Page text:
Australian Gold Inc. v. Hatfield

Australian Gold, Inc. v. Hatfield, 436 F.3d 1228 (10th Cir. 2006)

Facts of the case:
The plaintiffs are three related businesses that manufacture and distribute indoor tanning lotions consisting of the brands Australian Gold, Caribbean Gold, and Swedish Beauty indoor tanning lotions and related products. The products that were manufactured were mainly distributed to indoor tanning salons, but these plaintiff’s were not the ones to deliver the product to the tanning salons. These companies contract with independent distributors who then sell the tanning products to tanning salons. In order for an independent distributor to contract with ETS, the independent distributors must agree to market, distribute, or sell the tanning products only to “a tanning salon or hair and beauty care salon” that “offers indoor tanning and instruction of the use of Products as an on-premises service.” The defendant in this case is a family that resells tanning products online without the permission of the plaintiffs. In some situations, the defendants pretended to be actual tanning salons to obtain the tanning products. In other situations, the defendants simply received the products from an independent distributor that broke his contract. The defendants used as many as seven websites to sell the plaintiff’s products. On these websites, pictures and descriptions of the tanning products were displayed and also the plaintiff’s trademarks were used in the metatags of the defendant’s website. Further, the defendants paid a company called Overture.com for an “Overture Premium Listing” for “Australian Gold” and “Swedish Beauty.” This would guarantee that one of the defendants' websites would be among the first three listed in the search results if any of the plaintiffs' trademarks were used in an internet search query. Once the customers got to any of the defendant’s sites, the customer could buy other tanning products, not just plaintiff’s.

Procedural Posture:
After the plaintiff’s discovered the defendant’s actions in January 2001, the plaintiff’s notified the defendants that they objected to their sale of their products online and plaintiffs filed a suit against the defendants in an Indiana state court. The defendant’s failed to answer the complaint, therefore, the Court entered a default judgment against the defendants. In December of 2001, the plaintiffs brought the current suit in the Oklahoma state court. Subsequently, the defendants removed the case to federal court. In this complaint, plaintiffs allege that defendants infringed on their trademarks. The case went to trial on the issue of trademark infringement. At trial, the defendants moved for judgment as a matter of law on all of the claims after the plaintiff rested at the close of evidence. The federal district court granted part of the defendant’s motion, but the issue of trademark infringement went to the jury. The jury returned a verdict for the plaintiffs and the plaintiffs were awarded $450,000 collectively on the issue of trademark infringement. Also, the jury enjoined the defendants from selling tanning products over the internet, displaying plaintiffs' trademarks on the internet, or using plaintiffs' trademarks in the metatags or html code for their websites. The defendants appeal asserting that the district court erred in denying defendants' motion for judgment as a matter of law on plaintiffs' claims. Defendants also challenge the district court's jurisdiction to enter an injunction barring the defendants from selling plaintiffs' products over the internet or using plaintiffs' trademarks in connection with defendants' websites.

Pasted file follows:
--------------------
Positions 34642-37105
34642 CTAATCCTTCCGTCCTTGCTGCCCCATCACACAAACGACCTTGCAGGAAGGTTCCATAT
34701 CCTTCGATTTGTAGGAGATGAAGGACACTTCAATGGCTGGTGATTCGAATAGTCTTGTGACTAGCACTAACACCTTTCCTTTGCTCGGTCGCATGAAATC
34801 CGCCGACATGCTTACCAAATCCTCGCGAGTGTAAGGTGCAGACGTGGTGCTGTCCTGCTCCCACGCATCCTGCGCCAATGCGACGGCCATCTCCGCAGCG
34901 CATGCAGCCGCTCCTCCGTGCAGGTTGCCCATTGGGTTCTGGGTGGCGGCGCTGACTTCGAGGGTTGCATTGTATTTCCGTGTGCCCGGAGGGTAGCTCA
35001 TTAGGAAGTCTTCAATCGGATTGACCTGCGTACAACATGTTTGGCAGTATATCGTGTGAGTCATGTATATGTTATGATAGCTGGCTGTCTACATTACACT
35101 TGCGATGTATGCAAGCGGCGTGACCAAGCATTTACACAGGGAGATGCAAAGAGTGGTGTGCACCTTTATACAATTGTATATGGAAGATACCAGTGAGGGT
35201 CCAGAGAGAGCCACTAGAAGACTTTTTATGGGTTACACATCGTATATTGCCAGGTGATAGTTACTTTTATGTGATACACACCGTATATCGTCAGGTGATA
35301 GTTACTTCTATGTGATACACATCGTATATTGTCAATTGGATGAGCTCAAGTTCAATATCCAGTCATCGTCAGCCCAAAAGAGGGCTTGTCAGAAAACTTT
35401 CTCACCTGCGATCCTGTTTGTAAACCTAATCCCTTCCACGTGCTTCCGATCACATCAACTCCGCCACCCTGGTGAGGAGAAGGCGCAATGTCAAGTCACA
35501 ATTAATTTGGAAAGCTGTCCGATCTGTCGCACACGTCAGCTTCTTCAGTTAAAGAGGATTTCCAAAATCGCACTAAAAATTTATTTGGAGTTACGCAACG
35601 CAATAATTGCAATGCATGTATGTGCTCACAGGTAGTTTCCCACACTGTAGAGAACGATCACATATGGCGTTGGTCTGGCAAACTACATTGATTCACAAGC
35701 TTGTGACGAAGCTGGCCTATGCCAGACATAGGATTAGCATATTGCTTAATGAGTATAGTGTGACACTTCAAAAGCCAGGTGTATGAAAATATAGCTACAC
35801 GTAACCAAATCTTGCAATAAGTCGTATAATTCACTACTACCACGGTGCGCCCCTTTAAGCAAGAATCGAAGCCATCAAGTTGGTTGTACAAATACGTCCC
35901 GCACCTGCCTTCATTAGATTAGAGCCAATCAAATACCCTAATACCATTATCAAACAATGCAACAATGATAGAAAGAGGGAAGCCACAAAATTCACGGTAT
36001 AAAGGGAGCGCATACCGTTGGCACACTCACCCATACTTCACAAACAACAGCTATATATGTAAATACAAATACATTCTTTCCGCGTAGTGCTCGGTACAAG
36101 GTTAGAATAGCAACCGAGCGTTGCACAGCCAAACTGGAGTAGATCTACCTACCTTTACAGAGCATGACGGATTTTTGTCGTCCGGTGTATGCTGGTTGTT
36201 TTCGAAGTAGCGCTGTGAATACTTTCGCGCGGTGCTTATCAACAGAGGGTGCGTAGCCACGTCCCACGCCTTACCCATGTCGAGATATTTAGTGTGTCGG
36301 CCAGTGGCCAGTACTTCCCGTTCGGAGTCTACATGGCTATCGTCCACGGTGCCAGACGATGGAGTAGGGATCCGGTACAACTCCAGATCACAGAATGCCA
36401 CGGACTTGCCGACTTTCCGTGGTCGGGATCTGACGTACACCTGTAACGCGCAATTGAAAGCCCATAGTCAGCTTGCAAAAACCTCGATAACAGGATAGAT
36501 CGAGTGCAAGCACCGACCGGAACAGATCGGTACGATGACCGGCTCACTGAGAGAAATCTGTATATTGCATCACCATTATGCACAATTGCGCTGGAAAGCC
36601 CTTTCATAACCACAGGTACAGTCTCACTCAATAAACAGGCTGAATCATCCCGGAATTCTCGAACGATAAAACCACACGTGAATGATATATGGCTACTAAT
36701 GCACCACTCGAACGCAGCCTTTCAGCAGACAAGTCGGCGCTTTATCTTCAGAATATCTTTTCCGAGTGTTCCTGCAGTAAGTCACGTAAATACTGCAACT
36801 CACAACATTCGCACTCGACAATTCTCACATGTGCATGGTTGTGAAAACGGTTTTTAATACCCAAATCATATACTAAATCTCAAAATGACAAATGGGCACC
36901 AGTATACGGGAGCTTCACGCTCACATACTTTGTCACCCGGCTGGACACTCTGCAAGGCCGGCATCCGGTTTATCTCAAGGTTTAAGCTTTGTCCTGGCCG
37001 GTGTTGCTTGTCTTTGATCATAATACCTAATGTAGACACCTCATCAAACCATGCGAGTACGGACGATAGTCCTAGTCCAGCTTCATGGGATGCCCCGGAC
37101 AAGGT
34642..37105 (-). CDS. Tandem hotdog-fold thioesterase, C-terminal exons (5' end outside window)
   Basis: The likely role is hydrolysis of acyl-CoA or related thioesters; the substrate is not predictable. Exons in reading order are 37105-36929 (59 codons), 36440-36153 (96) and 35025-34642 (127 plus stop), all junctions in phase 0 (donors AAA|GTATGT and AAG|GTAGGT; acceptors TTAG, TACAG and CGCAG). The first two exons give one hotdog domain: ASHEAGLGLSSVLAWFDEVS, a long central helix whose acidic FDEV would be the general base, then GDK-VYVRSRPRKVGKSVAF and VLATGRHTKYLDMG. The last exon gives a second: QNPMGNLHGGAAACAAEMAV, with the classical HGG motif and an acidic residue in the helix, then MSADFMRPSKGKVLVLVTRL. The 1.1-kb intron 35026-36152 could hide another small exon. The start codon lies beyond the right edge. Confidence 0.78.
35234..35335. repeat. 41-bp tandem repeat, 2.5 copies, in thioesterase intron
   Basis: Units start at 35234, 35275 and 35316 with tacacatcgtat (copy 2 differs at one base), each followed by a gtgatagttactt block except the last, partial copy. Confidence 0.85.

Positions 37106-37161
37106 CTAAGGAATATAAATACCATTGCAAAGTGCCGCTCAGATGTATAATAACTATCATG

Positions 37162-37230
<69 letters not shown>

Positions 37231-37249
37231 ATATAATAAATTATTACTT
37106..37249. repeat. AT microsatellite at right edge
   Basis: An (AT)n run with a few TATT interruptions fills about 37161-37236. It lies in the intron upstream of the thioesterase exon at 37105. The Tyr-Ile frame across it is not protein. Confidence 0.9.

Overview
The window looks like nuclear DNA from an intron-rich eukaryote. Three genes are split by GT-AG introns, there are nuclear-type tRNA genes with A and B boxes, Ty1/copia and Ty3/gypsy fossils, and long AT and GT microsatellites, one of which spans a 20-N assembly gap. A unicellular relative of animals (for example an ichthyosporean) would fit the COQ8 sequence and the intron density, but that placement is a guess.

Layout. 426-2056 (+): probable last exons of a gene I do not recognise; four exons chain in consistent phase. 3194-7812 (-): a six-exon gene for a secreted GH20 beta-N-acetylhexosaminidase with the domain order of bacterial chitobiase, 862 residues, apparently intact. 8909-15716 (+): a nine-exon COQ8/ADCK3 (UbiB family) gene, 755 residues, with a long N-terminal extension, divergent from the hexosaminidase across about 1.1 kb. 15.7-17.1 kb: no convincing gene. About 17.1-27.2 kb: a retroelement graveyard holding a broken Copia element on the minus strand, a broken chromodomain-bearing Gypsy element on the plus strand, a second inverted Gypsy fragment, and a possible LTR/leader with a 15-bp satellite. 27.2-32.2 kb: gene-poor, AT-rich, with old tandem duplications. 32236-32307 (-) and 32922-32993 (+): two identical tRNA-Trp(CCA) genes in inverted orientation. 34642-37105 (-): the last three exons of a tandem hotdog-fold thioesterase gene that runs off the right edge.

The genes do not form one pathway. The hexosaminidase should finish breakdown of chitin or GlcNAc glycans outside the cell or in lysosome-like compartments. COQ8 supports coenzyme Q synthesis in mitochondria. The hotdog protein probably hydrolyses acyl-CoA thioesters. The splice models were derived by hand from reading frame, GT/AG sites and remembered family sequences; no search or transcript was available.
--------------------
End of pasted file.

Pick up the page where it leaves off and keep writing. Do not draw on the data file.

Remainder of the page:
The Tenth Circuit found that the district court did have jurisdiction under 14 U.S.C. § 1441. Then the Circuit Court went on to find that the district court did not err when it denied the defendant’s motion for judgment as a matter of law on plaintiff’s claims. The defendants claimed that the plaintiffs did not present evidence of a likelihood of consumer confusion. The Tenth Circuit found that for the issue of consumer confusion, the court would analyze this under initial interest confusion. The Court found that the factors of initial interest confusion leaned more towards the plaintiffs, therefore, the defendants were found liable for consumer confusion under initial interest confusion.

Critical Analysis:
This case stands for the proposition that using someone else’s trademarks in your website simply to lure that customer to your website is not allowed and is a violation of the Lanham Act. Even though once a consumer gets to your website they realize it is not the site they were originally looking for, if this other website offers the same type of products, that consumer may choose to purchase from the infringing website instead, since they are already on that website. A company cannot profit from the reputation and goodwill of another company that has worked hard to build that reputation.

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